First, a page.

The EDD's gaffes and delays have also hit taxpayers. Combined, the disability and unemployment insurance computer upgrades cost $196 million — about $100 million more than originally budgeted. The Assembly Insurance Committee, which oversees those worker programs, held hearings in March and November to question top brass at EDD on why the agency continues to struggle.
At those two hearings, agency officials acknowledged some glitches but painted a largely upbeat picture of EDD's information technology efforts. In March, Elizabeth Wahnon, deputy director of the disability insurance branch, said the upgrade was "operating as designed."
O'Brien's whistle-blower complaint contrasts with Wahnon's assessment. In emails to his superiors, he flagged a raft of troubles, including what he contended was a poorly designed database shared by the disability and unemployment insurance systems. In a January 2012 email to Sumi Smith, chief of the technology product development division, he expressed frustration about being silenced by his bosses on that topic.
"I have been prohibited from discussing this issue and others that I have elevated to you," O'Brien said. "This has placed me in an untenable ethical position."
In a phone interview, O'Brien said he's now an application architect working on the state's healthcare exchange, Covered California. A non-union employee, he declined to comment further, citing fears of endangering his employment with the EDD.
His whistle-blower complaint also alleges that Deloitte violated its contract with the state by failing to provide qualified consultants to replace a senior software architect and a veteran database designer who left the project midstream. O'Brien said their replacements lacked the minimum years of experience required by the contract. He alerted his supervisors by email and by filing an item with the project's tracking log, which is a detailed record of issues raised by staff over the course of the project.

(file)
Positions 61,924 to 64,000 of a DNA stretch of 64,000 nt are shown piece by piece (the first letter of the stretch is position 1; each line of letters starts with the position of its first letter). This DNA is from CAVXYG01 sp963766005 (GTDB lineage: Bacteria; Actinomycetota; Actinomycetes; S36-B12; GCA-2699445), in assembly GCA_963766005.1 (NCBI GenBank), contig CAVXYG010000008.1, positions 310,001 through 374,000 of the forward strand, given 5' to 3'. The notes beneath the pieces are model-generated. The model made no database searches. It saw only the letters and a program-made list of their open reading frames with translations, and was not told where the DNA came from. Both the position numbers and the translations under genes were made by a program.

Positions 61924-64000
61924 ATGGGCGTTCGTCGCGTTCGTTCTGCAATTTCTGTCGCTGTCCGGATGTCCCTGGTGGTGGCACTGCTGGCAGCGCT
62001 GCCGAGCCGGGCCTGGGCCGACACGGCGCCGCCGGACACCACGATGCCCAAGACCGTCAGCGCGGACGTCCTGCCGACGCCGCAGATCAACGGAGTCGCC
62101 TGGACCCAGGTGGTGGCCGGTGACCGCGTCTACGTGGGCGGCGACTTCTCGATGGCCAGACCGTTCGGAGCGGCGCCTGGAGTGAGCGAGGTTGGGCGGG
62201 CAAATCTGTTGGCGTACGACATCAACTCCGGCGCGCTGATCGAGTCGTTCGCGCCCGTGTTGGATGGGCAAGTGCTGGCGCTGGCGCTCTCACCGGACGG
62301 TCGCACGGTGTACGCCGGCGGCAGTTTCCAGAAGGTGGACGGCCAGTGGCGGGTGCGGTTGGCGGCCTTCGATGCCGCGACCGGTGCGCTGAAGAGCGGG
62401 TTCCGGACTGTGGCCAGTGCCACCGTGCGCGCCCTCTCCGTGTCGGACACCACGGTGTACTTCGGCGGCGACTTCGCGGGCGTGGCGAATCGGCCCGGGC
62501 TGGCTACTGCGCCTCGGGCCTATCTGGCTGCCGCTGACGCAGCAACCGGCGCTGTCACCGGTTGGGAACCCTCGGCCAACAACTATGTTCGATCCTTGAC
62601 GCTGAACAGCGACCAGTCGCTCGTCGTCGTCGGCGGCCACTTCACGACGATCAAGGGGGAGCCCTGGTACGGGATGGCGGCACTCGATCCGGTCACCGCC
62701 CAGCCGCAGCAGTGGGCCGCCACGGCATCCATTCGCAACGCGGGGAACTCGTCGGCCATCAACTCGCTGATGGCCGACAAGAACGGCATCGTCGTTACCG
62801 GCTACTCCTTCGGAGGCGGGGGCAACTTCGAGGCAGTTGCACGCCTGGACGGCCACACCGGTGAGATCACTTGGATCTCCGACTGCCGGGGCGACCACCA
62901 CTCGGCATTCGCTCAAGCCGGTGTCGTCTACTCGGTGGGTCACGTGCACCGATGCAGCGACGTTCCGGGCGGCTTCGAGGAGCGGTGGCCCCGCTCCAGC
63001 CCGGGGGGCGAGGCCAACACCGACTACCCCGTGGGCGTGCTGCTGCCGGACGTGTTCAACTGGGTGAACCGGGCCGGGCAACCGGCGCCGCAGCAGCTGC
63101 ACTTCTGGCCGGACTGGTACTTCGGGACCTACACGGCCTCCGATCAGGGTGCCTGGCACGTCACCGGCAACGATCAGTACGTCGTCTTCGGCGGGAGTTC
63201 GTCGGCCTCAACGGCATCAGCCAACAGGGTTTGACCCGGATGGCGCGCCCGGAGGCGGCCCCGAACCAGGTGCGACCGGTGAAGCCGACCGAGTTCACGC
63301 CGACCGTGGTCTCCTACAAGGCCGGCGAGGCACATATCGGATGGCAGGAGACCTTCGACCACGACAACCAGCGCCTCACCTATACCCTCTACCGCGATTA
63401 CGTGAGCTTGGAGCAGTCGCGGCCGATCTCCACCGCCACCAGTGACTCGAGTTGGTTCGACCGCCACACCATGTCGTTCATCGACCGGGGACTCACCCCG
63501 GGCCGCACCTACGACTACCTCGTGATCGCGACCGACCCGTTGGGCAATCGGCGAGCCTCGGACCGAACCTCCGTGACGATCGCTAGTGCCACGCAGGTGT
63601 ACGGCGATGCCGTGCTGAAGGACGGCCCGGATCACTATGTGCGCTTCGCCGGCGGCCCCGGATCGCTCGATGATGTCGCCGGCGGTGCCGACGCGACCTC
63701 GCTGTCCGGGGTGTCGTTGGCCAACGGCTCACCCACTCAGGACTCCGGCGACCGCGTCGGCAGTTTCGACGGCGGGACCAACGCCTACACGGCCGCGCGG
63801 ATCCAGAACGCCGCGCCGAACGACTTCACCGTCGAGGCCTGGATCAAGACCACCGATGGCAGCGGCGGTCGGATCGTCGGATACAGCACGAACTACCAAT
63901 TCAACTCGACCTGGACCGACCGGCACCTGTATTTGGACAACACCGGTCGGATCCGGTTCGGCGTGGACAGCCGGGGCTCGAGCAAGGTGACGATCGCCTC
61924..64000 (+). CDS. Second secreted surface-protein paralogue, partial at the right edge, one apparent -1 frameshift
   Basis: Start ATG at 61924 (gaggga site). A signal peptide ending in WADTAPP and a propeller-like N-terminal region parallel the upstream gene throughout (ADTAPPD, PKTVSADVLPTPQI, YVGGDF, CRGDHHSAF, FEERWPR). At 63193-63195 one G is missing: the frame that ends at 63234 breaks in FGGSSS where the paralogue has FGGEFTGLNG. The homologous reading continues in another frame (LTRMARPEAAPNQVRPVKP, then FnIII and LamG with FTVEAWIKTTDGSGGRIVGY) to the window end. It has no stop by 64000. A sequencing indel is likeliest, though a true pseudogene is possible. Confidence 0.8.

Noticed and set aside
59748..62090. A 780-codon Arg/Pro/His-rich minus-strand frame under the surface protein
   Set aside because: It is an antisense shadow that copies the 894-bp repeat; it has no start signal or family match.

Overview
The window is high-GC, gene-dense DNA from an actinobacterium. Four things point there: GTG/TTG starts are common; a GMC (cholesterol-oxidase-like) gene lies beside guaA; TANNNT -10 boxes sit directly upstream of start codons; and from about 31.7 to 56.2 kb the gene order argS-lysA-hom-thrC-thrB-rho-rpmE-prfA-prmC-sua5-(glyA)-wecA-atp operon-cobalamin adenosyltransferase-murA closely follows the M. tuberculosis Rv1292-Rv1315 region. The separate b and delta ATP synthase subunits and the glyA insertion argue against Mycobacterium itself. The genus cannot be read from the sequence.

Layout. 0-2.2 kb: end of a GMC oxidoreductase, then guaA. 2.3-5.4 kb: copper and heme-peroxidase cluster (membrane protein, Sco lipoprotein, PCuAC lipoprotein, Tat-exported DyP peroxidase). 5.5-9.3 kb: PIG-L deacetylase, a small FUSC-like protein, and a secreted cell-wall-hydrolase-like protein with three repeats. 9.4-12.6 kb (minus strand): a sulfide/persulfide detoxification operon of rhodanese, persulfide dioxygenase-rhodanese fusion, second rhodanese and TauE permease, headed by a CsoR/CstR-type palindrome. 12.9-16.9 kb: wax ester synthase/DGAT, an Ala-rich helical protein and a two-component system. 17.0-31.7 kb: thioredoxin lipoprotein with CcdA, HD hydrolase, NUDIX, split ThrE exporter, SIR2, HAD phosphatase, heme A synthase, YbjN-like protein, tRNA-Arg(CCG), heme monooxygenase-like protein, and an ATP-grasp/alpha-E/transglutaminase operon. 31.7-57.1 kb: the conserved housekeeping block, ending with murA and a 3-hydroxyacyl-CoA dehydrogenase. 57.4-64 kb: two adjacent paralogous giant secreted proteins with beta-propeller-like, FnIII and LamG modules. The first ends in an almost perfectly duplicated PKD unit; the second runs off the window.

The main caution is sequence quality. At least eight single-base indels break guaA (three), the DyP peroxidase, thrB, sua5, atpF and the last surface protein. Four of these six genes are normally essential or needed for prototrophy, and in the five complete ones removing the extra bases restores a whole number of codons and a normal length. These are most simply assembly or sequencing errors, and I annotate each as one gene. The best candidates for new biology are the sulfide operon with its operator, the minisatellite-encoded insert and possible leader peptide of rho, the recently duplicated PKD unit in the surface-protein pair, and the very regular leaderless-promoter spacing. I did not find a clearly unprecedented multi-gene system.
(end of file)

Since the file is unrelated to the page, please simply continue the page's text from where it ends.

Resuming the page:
Less than two weeks after O'Brien sent his email, EDD managers rewrote the contract language to ease the experience requirements for the replacements. Those changes were documented in an email sent to O'Brien and other project staff by Babette Davis, the project's executive liaison in September 2011.
EDD spokesman Patrick Joyce said such contract changes aren't unusual. He said the replacement consultants had already been working on the project, providing continuity and hands-on experience that provided "very high value to the state."
In California, Deloitte has garnered more than $540 million in tech work over the last 10 years, and is one of the state's largest information technology contractors. Over the last two years, the company has spent $2.6 million on lobbying state legislators.
The New York firm has a history of delivering projects that are late, over budget and don't work as promised. Massachusetts and Pennsylvania have reported problems with Deloitte-led upgrades to their unemployment insurance systems. So has Florida. In December, that state said it would withhold a $3-million payment to Deloitte and fine the contractor $15,000 per business day until glitches in its unemployment insurance website are fixed. That's on top of $1.5 million that Florida earlier recovered in "financial restitution" from Deloitte for delivering a faulty system.
Deloitte refused to comment about staffing issues raised by O'Brien's complaint. In a two-paragraph emailed statement, a spokeswoman said the disability insurance system was an award-winning project that has helped California better serve residents.
But some state officials say they'll soon be pushing for more complete answers.
"Those who did this need to explain what's going on," said Assemblyman Curt Hagman (R-Chino Hills), vice-chair of the Insurance Committee. "It's our job on the Insurance Committee to find that out."
Hagman said he, like Gonzalez, would push for a legislative audit of EDD.
Gonzalez, who questioned EDD and Deloitte officials at the November hearing, said she was dissatisfied with what she heard. She said the whistle-blower allegations have only added to her concerns that the agency is unresponsive and mired in dysfunction.
"The more I find out, the more upset and disgusted I am," she said. "We can do better than this and should expect better.... This is ridiculous."